A short time later, that client quit my competitor.  He didn’t buy from me though.  His bad experience with one company in our industry ruined the chances for all of us – he went in a different direction altogether.  Unfortunately, his poor customer service experience was written in ink. 

Back to today’s technology; is the social media perspective of, “Our application is so dependable and easy-to-use, you won’t need to call our Customer Service Department.”  written in ink?  (It would be a good thing if true; but there often isn’t a Customer Service Department to call!) 

And before we get too carried away with today’s world, it might be wise to keep things in perspective, yes?  Jim Collins offers: 

The truth is, there’s nothing new about being in a new economy.  Those who faced the invention of electricity, the telephone, the automobile, the radio, or the transistor – did they feel it was any less of a new economy than we feel today?                                 

The “those” he refers to are our parents and grand parents.  Think about it – they adopted electricity!  The technology advancements they lived through during the 1900’s, should impress us.  The patience, perseverance, and the ability to maintain a sense of humor that they displayed seems amazing. 

Of course, while technology in their world was speeding along back then, at least when they needed a little help they could always call the Customer Service Department.  (Which was a good thing because before the advent of our modern technology, there used to be a Customer Service Department!) 

I guess it just wasn’t written in ink. 


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Performing magic

Whether in a business-to-business, or a business-to-consumer setting, Client Service experiences can be a stimulating topic.  I bet you remember your favorite experiences (and maybe a few unbelievable horror stories).  Perhaps you will share one with us? 

Here’s a favorite story of mine.  Back in the days of selling for the nation’s leading payroll processing company, my desk was next to the Client Service team assigned to our largest clients in the Rocky Mountain Region.  These reps were tenured and very knowledgeable, as you would expect.  They were also unbelievably committed to providing a pleasant and professional service to their clients.  To them, delivering excellent client service was matter of personal pride.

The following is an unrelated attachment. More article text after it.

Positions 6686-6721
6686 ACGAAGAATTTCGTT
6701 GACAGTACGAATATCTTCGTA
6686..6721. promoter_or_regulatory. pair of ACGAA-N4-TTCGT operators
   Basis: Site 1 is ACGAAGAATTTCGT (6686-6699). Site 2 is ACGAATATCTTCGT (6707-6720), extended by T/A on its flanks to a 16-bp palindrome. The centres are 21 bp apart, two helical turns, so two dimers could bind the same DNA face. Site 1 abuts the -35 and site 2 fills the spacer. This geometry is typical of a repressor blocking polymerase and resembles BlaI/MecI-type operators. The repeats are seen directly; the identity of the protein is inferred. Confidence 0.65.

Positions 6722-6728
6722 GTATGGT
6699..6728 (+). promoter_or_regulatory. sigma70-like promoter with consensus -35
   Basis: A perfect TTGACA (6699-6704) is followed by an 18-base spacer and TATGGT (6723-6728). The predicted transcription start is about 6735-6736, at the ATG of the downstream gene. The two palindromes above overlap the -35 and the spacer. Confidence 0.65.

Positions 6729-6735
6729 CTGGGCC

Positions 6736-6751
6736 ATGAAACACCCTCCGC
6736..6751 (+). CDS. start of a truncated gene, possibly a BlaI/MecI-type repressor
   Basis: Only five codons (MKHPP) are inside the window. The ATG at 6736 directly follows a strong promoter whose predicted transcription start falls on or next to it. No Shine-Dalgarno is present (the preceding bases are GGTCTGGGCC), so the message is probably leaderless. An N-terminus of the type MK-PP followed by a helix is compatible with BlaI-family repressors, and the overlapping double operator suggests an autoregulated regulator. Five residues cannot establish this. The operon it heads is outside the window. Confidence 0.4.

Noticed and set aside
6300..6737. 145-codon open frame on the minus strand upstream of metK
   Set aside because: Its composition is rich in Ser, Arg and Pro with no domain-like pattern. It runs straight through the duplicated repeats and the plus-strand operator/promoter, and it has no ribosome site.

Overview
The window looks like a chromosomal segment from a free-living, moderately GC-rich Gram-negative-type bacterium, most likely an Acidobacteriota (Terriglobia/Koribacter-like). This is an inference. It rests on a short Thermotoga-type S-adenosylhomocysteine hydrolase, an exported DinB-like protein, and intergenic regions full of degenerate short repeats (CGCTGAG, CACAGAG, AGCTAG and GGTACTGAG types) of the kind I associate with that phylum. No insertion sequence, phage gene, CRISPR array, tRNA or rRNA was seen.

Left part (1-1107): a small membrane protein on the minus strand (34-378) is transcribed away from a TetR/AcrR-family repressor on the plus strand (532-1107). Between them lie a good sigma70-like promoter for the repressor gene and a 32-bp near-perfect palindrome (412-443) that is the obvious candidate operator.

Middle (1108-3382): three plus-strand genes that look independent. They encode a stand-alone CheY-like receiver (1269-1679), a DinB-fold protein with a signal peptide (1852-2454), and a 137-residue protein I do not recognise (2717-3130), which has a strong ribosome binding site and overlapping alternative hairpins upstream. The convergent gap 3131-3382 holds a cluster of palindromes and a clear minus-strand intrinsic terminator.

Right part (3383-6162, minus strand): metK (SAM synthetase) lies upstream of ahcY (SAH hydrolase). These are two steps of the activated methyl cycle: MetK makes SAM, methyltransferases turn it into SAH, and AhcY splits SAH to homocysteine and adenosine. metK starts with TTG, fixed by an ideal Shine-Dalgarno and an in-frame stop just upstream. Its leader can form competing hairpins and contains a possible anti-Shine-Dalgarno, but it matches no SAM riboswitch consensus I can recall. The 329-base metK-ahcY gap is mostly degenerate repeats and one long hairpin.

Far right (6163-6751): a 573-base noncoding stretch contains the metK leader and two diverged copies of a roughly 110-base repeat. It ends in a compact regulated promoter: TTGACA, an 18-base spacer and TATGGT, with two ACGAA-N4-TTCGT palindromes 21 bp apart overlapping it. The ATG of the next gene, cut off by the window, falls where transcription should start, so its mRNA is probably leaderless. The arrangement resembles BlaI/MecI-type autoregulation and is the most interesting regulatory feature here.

Our clients?  Well, when there was a problem with payroll (especially if the boss’ check was just blown out of the water) a client was not always equally pleasant and professional.  Here’s what happened one day: 

After exhausting every possible way to assist an irate client for the past 45 minutes, and then concluding her phone conversation in the professional manner she had been trained, the client service representative was heard to let out a pent-up, rhetorical question of frustration to no one in particular, “What does thiscustomer want me to do about their problem, perform magic”? 

Ah – magic.  Now there’s a creative client service technique.  Have you ever been in a situation where magic seemed to be the only way to resolve an issue?  I remember my gratitude when magic (or a miracle) saved the day.  And even if the client service representative was just lucky, I still appreciated the fact that my problem was solved.  According to an Unknown Sage, Finagle said this: 

            Finagle’s Sixth Rule:

Do not believe in miracles – rely on them.                                                

When a company’s leaders are committed to client service excellence, they do more than rely on miracles or magic.  They do all of the little things (and some of the big things) to insure our experience as a customer is effective and pleasant, yes?  Excellent client service doesn’t happen by accident; after all: 

If you want happy clients, first make sure that your client services employees are happy.  Everyone has run into that disgruntled client service rep who hates his job.

                                                                 Gary A. Pokorn

Unfortunately, a popular technique irate clients like to use when faced with service needs is to turn up the volume!  I confess – I’ve been there, too.  For me, this is often caused by an urgent situation; it’s occasionally caused by the apparent stupidity of a client service rep; and it almost always surfaces when I get one of “those reps” with “an attitude”.  I bet you’ve met that same rep, too; you know; the one who thinks we caused the problem and we’re bothering them when we call the Client Service Department. 

So even though I want my clients to do as I say, not as I do, working with irate clients is not for the faint of heart.  For some clients, they will be upset no matter what we do.  And when we are on the service-delivery side facing a particularly irate client who insists on turning up the volume, here’s a technique we’d all like to use: 

How to Manage an Irate Client Call: 

“I’m sorry you’re so upset.  I really feel your pain.  No, I don’t think we can fix the problem.  No, you can’t get your money back.  Well, I am the supervisor, but let me transfer you to Mr. Dial Tone…”

                                                                          Unknown Sage